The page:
“It started so innocent. It really did,” Auer chuckles. “We played one show together and that show was a lot of fun, and then that show was more shows, then it turned into someone recording one of those shows. We did a live acoustic record and it turned into a tour, then in 2005 a band, a record deal and a record. It wasn’t really planned, but sometimes it almost feels like it was.”

A three-month acoustic tour, an acoustic live album (2000’s In Case You Didn’t Feel Like Plugging In [Casa Records]) and a new EP’s worth of acoustic songs (Badman’s Nice Cheekbones and a Ph.D.)later, and it was clear that, try as they might to control their destiny, Auer and Stringfellow were connected to The Posies in what soon started to seem like an unbreakable metaphysical bond. Breaking it wasn’t in the cards – at least for the time being – so the duo gave into the inevitable and recruited another rhythm section (bassist Matt Harris and drummer Darius Minwalla) and began the work of a full-fledged comeback.

The band rehearsed and geared up for a short string of shows, the first real Posies-as-a-band sets the act had played in several years, figuring a reunion tour would satiate fans’ tastes for all things Posies. It did, to one extent. To another, it just made fans hungry for more Posies. Rather than exhaust the well of fan interest, the tours simply primed the pump. After the reunion hubbub ran its course, The Posies were faced with a dilemma: They could keep milking the reunion nostalgia (see also: The Pixies) or take a more legitimate route and justify their fans’ devotion with new material. It wasn’t too tough of a decision.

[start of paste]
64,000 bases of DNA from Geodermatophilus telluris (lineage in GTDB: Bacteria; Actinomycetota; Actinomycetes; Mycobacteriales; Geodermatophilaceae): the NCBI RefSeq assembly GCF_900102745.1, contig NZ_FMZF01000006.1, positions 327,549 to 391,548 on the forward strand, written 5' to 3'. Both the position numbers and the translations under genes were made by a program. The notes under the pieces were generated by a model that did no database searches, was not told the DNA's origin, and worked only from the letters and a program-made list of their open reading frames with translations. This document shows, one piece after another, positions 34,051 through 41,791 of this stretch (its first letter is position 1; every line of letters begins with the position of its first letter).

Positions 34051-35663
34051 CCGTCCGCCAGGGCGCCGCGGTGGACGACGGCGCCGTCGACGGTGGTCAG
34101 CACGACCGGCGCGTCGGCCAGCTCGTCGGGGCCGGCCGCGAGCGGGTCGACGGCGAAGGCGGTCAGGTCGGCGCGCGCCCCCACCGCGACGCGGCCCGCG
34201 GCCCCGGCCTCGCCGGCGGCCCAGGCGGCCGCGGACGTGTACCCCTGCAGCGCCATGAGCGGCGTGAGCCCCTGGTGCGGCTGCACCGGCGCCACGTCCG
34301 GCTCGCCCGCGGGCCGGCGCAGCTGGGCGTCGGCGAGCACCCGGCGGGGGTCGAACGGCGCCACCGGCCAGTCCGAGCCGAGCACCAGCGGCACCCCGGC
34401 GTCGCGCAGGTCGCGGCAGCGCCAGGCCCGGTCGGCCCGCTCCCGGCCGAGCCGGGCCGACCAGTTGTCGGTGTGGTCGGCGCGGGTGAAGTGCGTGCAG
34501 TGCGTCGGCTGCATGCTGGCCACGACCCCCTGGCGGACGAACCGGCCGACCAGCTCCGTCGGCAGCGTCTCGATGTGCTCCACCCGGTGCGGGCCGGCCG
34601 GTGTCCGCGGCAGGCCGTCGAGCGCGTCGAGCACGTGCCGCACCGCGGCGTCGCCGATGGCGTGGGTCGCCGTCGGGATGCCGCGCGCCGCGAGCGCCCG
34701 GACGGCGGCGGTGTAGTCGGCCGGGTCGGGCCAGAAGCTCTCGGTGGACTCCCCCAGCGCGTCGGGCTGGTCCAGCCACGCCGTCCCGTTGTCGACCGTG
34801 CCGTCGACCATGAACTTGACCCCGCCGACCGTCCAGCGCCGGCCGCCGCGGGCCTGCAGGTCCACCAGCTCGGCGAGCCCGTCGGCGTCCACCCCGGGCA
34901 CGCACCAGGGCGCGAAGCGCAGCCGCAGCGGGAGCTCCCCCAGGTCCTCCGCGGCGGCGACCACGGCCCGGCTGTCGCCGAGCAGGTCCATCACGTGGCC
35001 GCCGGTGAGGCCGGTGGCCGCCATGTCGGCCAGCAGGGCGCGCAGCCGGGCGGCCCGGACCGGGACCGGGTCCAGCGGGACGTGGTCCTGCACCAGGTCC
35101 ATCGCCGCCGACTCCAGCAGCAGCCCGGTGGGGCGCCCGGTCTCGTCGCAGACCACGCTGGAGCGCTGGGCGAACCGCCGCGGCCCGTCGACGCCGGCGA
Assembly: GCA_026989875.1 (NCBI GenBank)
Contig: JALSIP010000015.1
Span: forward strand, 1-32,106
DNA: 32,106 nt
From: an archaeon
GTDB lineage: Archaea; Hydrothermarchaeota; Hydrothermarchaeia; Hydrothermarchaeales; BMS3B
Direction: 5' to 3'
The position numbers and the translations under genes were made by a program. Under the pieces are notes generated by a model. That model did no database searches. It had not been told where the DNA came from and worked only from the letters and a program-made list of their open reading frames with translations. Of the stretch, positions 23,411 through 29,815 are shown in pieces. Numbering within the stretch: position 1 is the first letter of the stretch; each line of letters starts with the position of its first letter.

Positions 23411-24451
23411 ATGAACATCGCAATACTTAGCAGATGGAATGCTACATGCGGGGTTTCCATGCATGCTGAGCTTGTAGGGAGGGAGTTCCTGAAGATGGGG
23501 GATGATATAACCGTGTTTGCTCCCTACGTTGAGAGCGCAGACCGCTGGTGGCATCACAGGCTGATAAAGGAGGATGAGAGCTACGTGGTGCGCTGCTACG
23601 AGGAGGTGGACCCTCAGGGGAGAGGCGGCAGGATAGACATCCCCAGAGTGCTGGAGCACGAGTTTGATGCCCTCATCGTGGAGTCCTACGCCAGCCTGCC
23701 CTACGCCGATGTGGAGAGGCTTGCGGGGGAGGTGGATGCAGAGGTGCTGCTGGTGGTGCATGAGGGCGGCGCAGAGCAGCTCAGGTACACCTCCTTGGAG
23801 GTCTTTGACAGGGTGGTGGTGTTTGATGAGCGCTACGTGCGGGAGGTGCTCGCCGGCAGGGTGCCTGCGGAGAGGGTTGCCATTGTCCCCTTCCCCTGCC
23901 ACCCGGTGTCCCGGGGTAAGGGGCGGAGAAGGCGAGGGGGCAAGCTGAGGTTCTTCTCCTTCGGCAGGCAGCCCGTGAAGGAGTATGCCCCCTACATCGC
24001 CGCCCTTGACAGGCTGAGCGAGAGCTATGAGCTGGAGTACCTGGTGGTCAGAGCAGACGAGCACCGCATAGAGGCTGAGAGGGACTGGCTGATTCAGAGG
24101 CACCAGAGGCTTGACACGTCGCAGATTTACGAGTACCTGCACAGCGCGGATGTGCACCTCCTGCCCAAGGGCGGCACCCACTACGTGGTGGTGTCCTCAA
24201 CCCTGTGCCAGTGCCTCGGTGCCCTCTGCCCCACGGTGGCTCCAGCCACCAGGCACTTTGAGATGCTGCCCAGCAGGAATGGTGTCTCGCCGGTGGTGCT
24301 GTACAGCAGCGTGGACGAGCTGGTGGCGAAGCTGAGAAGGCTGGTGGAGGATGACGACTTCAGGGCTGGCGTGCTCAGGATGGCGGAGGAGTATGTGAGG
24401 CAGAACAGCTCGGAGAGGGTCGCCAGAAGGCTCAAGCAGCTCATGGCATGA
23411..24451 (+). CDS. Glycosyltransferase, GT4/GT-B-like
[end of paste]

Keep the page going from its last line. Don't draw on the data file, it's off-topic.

“There was a point where we decided: ‘Well, we’ve kind of exhausted all of these other possible steps. Do we really want to, and I hate to use the phrase, make a commitment?’ We had to set aside time to do what we were doing versus letting things take an organic route. We had to make sure that we all agreed to all be in a specific place to make this record. This record was born out of necessity almost because we only had a certain time to do it. Like I said, the path here wasn’t super-contrived, but it’s funny to think that the method of making this album, we kind of provided ourselves a blueprint to make it.”

What good’s a metaphysical bond if you never test its limits, right? After succumbing to the realization that they weren’t going to be able to destroy The Posies through any conventional, solo-project, the-band-is-over means, Auer and Stringfellow gave their reborn band a difficult trial by fire: They’d enter the studio completely unprepared and write, rehearse and record a new song every day or so. They might not be able to escape the curse of The Posies, but they’d be damned if it turned into an albatross around their collective neck.